Baghdad is site of chess championship

March 08, 1996|By Richard O'Mara | Richard O'Mara,SUN STAFF

Why did the International Chess Federation, the governing body of world chess, choose Baghdad as the site for its next championship match between the Russian Anatoly Karpov and the Russian-born American, Gata Kamsky?

For the same reason, chess sources say, that Willy Sutton robbed banks: It's where the money is.

FIDE President Kirsan Ilumjinov announced yesterday in Paris that the match was set for June in Iraq, and that Saddam Hussein would play host. He also said the winner would get $2 million.

Since Iraq is diplomatically isolated, and under United Nations sanctions, the U.S. government is not likely to be receptive to this. Nor is the U.S. Chess Federation, the governing body of chess in this country.

"We're very supportive of the match," said Albert Lawrence, the federation's executive director. "But this is an unacceptable venue for an American, to go over and play under the supervision of Hussein."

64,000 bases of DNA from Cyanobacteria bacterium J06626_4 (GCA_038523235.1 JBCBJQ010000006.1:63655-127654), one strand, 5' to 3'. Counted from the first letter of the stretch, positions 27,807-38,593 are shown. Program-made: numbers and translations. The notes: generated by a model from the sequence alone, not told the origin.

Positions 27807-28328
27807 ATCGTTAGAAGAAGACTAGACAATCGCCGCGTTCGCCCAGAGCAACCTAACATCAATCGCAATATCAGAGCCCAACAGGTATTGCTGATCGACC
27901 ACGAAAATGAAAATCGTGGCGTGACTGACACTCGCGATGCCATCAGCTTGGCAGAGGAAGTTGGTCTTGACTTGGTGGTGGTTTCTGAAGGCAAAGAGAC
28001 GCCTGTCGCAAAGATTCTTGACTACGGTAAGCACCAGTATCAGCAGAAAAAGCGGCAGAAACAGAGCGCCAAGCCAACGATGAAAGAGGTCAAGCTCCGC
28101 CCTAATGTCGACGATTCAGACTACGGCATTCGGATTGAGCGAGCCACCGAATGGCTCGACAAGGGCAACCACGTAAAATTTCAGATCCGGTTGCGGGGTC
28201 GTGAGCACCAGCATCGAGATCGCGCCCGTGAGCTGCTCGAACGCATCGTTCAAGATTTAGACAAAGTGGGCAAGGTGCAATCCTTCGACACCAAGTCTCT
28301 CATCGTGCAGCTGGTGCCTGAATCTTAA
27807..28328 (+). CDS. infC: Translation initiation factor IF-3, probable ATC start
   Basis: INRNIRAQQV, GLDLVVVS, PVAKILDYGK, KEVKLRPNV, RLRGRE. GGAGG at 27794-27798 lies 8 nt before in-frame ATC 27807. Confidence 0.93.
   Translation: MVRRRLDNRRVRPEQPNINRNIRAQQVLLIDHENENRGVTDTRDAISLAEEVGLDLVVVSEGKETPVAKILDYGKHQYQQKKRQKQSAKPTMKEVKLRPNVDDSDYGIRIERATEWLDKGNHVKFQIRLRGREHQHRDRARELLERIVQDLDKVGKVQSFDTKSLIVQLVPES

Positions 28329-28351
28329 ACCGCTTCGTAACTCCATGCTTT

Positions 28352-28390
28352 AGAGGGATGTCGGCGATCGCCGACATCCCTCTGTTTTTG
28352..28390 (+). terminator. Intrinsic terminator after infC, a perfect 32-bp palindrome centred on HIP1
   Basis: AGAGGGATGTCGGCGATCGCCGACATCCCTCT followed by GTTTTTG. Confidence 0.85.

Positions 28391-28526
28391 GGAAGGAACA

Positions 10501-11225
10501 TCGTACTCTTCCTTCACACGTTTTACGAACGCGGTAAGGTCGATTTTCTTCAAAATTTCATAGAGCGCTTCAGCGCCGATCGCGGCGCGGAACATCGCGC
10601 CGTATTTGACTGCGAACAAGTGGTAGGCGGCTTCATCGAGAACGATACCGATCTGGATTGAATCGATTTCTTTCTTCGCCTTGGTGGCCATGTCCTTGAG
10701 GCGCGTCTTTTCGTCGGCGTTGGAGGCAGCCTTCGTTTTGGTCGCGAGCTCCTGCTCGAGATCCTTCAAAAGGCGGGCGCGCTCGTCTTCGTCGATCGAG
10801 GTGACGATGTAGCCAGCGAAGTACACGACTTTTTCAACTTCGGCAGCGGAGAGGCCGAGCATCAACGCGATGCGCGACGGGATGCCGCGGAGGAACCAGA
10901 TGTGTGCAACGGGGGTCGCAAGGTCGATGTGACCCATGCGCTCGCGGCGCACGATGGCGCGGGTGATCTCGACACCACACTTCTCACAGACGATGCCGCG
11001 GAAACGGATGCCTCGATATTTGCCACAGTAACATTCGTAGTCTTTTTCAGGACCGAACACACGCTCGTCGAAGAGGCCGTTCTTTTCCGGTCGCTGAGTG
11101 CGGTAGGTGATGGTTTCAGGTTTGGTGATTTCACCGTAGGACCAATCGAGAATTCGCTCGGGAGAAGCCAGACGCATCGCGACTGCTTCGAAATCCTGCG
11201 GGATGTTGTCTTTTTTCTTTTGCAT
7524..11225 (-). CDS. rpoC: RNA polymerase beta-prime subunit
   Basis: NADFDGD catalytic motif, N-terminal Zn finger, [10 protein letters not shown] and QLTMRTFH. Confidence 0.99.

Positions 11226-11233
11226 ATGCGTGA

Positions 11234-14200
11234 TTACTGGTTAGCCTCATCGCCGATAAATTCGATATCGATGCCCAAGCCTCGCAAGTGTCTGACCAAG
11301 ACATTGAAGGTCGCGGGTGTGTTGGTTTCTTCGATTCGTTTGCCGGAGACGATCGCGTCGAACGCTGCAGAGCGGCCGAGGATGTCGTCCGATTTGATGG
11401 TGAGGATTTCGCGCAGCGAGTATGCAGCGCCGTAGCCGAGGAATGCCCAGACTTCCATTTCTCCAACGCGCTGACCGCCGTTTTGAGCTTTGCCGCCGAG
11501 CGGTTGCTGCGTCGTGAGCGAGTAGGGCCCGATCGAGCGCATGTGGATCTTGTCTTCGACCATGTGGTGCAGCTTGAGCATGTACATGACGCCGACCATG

The federation's president Denis J. Barry yesterday fired off a letter to Mr. Ilumjinov reminding him of U.S. State Department penalties for Americans, including Mr. Kamsky, dealing with Iraq.

Whether Mr. Ilumjinov foresaw the political implications of choosing Baghdad is uncertain. The reason he gave was that a group trying to bring the match to Montreal could not guarantee a $1 million prize.

Both Mr. Lawrence and Glenn Peterson, editor of Chess Life, believe Mr. Ulumjinov was lured by Iraq's guarantee of $2 million. "That's larger than the prize money at the Viswanathan Anand and Garry Kasparov match in December," said Mr. Peterson. It would be the biggest prize ever.

World chess is starting to resemble the splintered state of boxing, with new organizations emerging ambitious to control the sport. In 1993, Mr. Kasparov and Briton Nigel Short broke from FIDE, as the International Chess Federation is known, after a dispute over its management. They set up their own championship match in London (which Mr. Kasparov won), then founded the Professional Chess Association.

Mr. Kasparov is the reigning champion of that organization and is thought to be the greatest player ever. Last month he reconfirmed his pre-eminence by defeating the IBM computer Deep Blue in Philadelphia.

He would be expected to meet the winner of a Karpov-Kamsky match. In five matches, he has never lost to Mr. Karpov.

Pub Date: 3/08/96

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